Supposedly, Weezer got signed to a major label deal because of Nirvana. As the story goes, after Nevermind hit, majors wanted anything “alt”; in the ensuing sweep, Weezer, despite not having anything to do with Nirvana, got caught in the net. Jersey Shore and Washington Heights kind of have the same relationship. No, MTV slotting new subculture shows after the death of Jersey Shore wasn’t an accident. But Washington Heights’s debt to Jersey Shore is in general “subculture exposition” framework only. And so if Washington Heights ends up working out, it’ll be because MTV bet right on “inspiration” as a brand.

“I’m always looking for big characters and interesting worlds,” Fitzgerald says. “But does it have meaning?” The search for “meaning,” I presume, was not as big a part of the Jersey Shore conversation. But between the readily available scarred drug past and the immigrant experience and the whole American-dream thing, that “meaning” — real or perceived, I’m honestly not sure — is what the neighborhood of Washington Heights offers for MTV to package neatly.

Meanwhile, the cast of Washington Heights considers what success would mean for the neighborhood. Taylor already fears unnamed forces trying to quiet the rumble: “There’s a courtyard in my building and they’re trying to make it so you can’t bring your dog out there. I live across from a basketball court and people would complain that they can hear people playing basketball at three in the morning. There’s a couch in the lobby, but you can’t sit on it!” It’s a weird state of mind: being proud to death of your neighborhood means constantly worrying about it changing. And so the neighborhood might as well be be wagging its anthropomorphized finger and saying, “If this MTV bullshit fucks things up … “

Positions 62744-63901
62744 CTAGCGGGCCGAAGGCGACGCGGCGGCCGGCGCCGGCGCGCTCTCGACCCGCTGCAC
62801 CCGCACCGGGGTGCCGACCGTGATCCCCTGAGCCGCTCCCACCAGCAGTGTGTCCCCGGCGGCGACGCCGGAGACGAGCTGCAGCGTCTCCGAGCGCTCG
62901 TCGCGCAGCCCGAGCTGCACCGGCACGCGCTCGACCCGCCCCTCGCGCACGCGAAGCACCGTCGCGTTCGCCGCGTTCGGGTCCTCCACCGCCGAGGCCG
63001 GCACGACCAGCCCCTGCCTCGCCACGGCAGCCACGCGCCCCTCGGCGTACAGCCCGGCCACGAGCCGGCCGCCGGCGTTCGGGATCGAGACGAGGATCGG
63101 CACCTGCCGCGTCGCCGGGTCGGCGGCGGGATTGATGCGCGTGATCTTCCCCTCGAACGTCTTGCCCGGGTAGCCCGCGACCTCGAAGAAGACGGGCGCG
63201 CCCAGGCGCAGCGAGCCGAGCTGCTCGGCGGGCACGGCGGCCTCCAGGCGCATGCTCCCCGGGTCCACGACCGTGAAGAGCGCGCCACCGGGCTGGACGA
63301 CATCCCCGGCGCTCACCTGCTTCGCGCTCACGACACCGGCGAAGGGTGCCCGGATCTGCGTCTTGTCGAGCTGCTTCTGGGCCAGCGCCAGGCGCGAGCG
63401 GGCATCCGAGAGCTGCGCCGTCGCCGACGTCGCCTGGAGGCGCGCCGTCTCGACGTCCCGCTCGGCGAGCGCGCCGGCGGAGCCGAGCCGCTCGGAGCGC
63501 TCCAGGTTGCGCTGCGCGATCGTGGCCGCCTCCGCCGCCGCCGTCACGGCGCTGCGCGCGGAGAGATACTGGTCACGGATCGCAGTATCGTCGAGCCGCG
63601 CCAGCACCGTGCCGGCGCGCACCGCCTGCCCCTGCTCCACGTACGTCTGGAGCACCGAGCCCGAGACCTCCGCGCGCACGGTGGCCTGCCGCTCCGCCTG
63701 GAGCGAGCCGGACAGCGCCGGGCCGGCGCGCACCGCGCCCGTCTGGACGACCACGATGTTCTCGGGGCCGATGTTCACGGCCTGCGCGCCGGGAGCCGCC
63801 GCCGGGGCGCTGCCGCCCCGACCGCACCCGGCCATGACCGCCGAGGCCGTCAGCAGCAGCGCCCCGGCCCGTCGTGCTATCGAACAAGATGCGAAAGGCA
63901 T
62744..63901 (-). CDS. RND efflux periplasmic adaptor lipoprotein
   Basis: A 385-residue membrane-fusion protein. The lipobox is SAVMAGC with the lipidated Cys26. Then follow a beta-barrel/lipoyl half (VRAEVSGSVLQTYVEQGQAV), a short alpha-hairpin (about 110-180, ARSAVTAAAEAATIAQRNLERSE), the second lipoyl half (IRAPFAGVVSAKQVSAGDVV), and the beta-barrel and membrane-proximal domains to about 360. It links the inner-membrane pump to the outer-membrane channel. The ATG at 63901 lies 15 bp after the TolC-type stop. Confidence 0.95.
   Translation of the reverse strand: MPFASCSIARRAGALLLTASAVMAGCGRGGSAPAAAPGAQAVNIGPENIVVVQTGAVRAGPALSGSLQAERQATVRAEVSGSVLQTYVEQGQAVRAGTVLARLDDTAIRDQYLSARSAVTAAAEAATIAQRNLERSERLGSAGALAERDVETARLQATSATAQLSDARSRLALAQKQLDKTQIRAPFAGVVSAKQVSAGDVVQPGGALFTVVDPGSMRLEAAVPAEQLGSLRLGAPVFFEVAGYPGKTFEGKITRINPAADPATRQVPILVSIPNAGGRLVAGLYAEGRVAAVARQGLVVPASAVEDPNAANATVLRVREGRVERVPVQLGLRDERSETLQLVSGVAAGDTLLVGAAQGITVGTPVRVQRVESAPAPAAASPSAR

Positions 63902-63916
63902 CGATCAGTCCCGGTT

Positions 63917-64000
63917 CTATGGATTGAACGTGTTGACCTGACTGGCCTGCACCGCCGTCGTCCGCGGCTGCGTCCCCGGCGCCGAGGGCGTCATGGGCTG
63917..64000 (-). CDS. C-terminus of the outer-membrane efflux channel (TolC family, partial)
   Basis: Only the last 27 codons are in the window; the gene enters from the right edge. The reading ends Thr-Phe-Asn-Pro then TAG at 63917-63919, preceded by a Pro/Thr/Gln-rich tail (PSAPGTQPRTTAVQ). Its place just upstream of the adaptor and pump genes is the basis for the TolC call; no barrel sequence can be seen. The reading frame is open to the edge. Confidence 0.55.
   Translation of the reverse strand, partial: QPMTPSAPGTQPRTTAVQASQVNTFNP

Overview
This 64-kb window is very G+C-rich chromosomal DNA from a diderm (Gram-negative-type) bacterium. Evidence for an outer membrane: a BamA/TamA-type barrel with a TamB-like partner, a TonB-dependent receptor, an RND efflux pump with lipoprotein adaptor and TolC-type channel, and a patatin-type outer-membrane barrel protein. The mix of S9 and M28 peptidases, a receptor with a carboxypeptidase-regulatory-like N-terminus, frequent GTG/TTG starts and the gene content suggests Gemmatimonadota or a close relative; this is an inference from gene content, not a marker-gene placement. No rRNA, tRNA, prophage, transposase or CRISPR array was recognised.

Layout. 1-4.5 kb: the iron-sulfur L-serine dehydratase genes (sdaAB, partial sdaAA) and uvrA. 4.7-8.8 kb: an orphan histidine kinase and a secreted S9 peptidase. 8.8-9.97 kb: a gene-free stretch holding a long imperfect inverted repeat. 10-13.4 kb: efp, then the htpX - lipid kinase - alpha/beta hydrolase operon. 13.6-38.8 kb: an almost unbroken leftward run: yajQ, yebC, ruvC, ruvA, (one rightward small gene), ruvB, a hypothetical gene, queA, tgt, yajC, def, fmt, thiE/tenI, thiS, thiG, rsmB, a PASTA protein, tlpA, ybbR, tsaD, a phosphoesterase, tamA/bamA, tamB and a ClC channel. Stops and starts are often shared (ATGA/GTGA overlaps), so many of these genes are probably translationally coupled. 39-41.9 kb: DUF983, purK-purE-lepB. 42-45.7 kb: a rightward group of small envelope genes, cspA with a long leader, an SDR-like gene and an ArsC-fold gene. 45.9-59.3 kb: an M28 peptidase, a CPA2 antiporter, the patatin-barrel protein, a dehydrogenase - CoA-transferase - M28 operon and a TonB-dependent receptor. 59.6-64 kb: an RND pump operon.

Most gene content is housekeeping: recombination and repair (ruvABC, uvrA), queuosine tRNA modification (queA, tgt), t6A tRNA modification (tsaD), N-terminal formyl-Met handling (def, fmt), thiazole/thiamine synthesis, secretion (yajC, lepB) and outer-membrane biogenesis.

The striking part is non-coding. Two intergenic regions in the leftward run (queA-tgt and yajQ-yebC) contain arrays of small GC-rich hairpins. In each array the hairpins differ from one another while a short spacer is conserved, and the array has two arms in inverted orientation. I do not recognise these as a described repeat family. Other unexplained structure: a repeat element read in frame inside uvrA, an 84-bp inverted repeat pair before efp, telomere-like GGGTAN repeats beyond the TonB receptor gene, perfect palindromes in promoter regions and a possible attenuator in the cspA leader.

At the same time, there are opportunities to take advantage of. JP’s already talking about using the hype on the show to set up a community center, a place where children can spend daytime hours creatively. To raise money, he’s planning a celebrity basketball game. “It’ll be in the summer,” he says. “By then, I should know some celebrities.”

Filed Under: Mtv

img_5505-e1389116719478

Amos Barshad has written for New York magazine, Spin, GQ, XXL, and the Arkansas Times. He is a staff writer for Grantland.

Archive @ AmosBarshad

More from Amos Barshad

See all from Amos Barshad

More Mtv

See all Mtv

More Hollywood Prospectus

See all Hollywood Prospectus